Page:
In Jones v Sandwell Metropolitan Borough Council [2002] EWCA Civ 76, Mrs Jones initially claimed that she rarely worked less than 48 hours a week and that she often worked as many as 60. This was subsequently revised to working more than 81 hours a week.

While the trial judge found it impossible to say precisely what hours she worked, suggesting that they probably varied from week to week, he accepted that on some occasions she probably did work the sort of hours suggested. While this was not happening all the time, it happened for a sufficient amount of the time to be “grossly excessive”.

The Court of Appeal noted that the issue was not exactly how many hours Mrs Jones actually worked, but whether the demands placed on her were reasonable in all the circumstances.
It found that it was not necessarily reasonable to expect so much of an administrative assistant whose pay and status were not those of a professional with an open-ended commitment to getting the job done.

Senior management knew that there were complaints of overwork that were likely to have some substance and offered help, but because of line management’s attitude that help was never effective. The judge had been entitled to find that Mrs Jones had been over-worked and that, in the circumstances, damage to her health was foreseeable.


The ability to notice that an employee is stressed is the first step when it comes to providing sufficient support to resolve this issue. Having a less-stressed workforce will equate to higher happiness levels, and in turn higher productivity levels, in addition to lower staff turnover.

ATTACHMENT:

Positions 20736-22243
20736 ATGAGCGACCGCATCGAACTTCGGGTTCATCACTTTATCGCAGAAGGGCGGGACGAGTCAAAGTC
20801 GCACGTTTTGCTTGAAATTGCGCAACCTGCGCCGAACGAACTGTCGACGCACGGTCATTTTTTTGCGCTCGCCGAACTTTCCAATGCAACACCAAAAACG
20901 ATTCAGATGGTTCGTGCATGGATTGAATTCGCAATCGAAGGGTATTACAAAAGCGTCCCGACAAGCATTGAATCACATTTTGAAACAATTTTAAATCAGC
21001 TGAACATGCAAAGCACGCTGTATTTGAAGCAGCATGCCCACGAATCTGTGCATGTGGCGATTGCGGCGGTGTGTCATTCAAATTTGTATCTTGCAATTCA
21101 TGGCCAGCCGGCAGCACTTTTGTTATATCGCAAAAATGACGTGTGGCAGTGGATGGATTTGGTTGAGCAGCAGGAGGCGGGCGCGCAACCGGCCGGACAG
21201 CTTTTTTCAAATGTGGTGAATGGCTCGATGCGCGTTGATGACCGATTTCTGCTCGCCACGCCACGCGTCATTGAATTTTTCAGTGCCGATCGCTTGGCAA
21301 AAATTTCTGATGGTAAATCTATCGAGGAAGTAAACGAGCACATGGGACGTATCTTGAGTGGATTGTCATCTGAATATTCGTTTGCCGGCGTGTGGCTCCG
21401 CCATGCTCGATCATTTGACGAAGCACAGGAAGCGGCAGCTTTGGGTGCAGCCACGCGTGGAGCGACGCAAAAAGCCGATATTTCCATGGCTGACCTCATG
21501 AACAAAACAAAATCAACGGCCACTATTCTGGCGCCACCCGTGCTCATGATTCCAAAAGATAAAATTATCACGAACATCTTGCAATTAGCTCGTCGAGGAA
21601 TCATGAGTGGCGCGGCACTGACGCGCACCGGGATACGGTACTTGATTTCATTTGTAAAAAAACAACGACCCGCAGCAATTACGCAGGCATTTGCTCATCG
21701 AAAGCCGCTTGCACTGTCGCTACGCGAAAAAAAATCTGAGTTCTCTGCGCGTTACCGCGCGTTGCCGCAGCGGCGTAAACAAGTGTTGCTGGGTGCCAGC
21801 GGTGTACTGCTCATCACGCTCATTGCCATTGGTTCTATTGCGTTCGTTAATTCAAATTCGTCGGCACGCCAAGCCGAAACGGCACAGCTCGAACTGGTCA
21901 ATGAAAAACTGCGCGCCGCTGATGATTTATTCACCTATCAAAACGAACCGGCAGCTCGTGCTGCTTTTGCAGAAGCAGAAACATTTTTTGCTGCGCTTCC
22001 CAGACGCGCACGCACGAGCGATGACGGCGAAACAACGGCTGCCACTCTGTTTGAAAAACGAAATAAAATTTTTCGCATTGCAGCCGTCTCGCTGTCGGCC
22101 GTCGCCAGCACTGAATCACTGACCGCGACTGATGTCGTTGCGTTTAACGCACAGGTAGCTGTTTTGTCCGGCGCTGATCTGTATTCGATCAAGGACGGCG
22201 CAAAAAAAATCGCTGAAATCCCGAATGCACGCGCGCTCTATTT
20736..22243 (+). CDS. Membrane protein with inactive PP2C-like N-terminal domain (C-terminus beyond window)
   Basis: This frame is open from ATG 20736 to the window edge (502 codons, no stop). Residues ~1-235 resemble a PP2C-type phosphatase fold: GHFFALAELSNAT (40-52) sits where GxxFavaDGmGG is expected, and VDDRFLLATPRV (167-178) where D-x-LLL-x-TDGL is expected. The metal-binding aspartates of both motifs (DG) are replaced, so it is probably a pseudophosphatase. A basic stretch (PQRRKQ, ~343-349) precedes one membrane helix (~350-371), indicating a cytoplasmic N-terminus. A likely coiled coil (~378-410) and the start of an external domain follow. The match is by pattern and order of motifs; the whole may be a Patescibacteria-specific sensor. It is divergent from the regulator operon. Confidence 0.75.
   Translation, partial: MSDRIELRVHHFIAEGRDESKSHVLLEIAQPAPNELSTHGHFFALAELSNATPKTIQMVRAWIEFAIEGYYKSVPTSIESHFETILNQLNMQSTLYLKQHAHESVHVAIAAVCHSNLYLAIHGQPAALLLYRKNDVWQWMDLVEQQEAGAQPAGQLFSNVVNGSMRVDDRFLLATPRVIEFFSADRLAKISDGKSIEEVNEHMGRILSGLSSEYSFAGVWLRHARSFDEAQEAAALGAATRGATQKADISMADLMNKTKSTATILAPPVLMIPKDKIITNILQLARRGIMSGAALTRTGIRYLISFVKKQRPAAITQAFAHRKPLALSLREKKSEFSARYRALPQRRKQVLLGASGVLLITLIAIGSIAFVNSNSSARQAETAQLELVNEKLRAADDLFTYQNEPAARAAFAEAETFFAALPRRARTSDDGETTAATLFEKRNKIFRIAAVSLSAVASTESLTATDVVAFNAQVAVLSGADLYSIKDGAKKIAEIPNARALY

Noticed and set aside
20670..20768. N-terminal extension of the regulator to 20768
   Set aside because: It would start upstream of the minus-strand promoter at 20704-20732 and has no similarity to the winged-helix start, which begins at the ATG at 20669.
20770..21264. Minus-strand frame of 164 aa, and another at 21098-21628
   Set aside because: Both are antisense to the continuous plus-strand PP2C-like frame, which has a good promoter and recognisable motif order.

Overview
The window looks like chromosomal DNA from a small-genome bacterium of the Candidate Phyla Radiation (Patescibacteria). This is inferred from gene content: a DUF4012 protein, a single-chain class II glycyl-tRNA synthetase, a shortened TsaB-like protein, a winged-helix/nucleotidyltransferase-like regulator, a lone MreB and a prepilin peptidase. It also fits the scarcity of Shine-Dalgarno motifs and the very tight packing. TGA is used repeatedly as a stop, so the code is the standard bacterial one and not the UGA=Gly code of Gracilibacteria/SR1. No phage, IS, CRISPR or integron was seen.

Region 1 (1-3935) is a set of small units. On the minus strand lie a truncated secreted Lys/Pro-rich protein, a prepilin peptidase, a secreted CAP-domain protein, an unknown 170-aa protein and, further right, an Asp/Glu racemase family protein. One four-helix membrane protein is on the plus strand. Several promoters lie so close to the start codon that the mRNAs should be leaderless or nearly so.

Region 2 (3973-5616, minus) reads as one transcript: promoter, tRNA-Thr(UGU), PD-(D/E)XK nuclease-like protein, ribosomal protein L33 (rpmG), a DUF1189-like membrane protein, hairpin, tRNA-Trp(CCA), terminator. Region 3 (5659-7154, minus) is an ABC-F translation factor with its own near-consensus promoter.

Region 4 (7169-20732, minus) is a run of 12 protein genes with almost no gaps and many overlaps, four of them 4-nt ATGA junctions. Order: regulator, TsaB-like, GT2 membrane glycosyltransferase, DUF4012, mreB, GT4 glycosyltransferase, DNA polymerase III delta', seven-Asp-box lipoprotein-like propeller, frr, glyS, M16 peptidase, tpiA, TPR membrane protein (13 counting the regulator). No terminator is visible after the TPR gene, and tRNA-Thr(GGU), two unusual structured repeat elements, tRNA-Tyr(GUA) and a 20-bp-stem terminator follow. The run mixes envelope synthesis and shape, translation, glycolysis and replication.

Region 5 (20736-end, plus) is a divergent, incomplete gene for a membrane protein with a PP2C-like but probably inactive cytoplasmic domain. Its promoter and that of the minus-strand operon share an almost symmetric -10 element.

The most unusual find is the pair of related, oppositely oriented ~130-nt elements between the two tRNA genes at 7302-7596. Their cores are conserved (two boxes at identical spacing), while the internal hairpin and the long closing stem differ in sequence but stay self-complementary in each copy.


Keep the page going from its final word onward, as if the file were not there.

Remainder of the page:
It’s important that employers and managers support staff through work-related and personal causes of stress. However, with regards to work-related stress, following an agreement on acceptable and appropriate steps to take to reduce or eliminate the causes of the stress, they should be documented, either officially or via a well-being action plan. Until the issue is fixed or the individual feels better, actions should be reviewed often with them.

We always recommend that you seek advice from a suitably qualified adviser before taking any action. The information in this article only serves as a guide and no responsibility for loss occasioned by any person acting or refraining from action as a result of this material can be accepted by the authors or the firm.